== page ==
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"I was blown away by this book, by its originality, textured detail, and penetrating, multilayered analysis of the history of Guatemalan gangs. The most holistic work that I have read on so-called 'apolitical' gang violence in Latin America, it is at once deeply empathetic, even to people who have committed vicious acts, and sharply argumentative. Adiós Niño will have a big impact on Latin American studies, urban studies, and violence and memory studies across the fields of history, anthropology, and sociology."—Greg Grandin, author of Fordlandia: The Rise and Fall of Henry Ford's Forgotten Jungle City and The Blood of Guatemala: A History of Race and Nation
"A must-read account of how the gangs of Guatemala were shaped by war and politics. Chilling and important."—John M. Hagedorn, author of A World of Gangs: Armed Young Men and Gangsta Culture
"Adios Niño is a first-class piece of social interpretation that plunges us deep into the darkness of the underworld. The result of incredible ethnographic fieldwork developed in dangerous conditions, it offers many methodological lessons for researchers."—Manolo E. Vela Castañeda, author of Los pelotones de la muerte: La construcción de los perpetradores del genocidio guatemalteco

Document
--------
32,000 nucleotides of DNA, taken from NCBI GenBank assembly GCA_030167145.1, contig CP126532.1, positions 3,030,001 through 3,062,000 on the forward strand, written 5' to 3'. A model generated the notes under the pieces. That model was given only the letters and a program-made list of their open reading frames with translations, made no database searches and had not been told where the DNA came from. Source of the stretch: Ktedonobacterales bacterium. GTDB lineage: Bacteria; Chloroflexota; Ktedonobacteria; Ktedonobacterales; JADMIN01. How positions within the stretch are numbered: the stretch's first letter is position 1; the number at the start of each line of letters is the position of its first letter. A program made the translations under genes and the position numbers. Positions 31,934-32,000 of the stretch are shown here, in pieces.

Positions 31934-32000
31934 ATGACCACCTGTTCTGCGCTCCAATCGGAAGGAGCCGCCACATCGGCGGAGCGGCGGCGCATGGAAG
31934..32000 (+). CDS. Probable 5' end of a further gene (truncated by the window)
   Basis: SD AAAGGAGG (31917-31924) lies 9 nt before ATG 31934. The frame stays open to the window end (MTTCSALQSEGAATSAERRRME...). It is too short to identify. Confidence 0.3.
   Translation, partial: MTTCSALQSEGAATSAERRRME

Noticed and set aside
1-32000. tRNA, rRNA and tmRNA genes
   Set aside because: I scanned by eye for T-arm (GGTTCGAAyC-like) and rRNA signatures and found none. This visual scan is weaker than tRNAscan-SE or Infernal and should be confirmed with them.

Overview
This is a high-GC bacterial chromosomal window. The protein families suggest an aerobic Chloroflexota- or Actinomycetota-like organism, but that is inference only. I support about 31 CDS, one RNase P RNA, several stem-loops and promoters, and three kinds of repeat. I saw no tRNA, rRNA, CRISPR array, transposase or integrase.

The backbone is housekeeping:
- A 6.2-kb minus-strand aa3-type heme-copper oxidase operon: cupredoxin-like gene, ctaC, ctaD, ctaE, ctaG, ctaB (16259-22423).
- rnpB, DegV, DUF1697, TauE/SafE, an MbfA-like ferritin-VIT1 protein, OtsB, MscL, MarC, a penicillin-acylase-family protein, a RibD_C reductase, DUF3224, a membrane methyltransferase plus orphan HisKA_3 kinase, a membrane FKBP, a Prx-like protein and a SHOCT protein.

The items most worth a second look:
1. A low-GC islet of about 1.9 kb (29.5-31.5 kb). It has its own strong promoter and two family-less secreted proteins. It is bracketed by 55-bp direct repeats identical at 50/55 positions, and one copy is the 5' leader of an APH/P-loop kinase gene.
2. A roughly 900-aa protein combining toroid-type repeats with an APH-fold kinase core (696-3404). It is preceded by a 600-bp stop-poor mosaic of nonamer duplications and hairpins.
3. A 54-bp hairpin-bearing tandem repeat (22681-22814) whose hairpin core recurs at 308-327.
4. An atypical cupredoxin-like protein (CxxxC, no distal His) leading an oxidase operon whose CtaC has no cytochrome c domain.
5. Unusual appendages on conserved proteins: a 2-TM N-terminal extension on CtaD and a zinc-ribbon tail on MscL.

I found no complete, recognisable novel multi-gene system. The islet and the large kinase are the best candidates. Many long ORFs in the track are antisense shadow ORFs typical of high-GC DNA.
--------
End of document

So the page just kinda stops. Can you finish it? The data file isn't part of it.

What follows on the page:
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In Adiós Niño: The Gangs of Guatemala City and the Politics of Death, Deborah T. Levenson examines transformations in the Guatemalan gangs called Maras from their emergence in the 1980s to the early 2000s. A historical study, Adiós Niño describes how fragile spaces of friendship and exploration turned into rigid and violent ones in which youth, and especially young men, came to employ death as a natural way of living for the short period that they expected to survive. Levenson relates the stark changes in the Maras to global, national, and urban deterioration; transregional gangs that intersect with the drug trade; and the Guatemalan military's obliteration of radical popular movements and of social imaginaries of solidarity. Part of Guatemala City's reconfigured social, political, and cultural milieu, with their members often trapped in Guatemala's growing prison system, the gangs are used to justify remilitarization in Guatemala's contemporary postwar, post-peace era. Portraying the Maras as microcosms of broader tragedies, and pointing out the difficulties faced by those youth who seek to escape the gangs, Levenson poses important questions about the relationship between trauma, memory, and historical agency.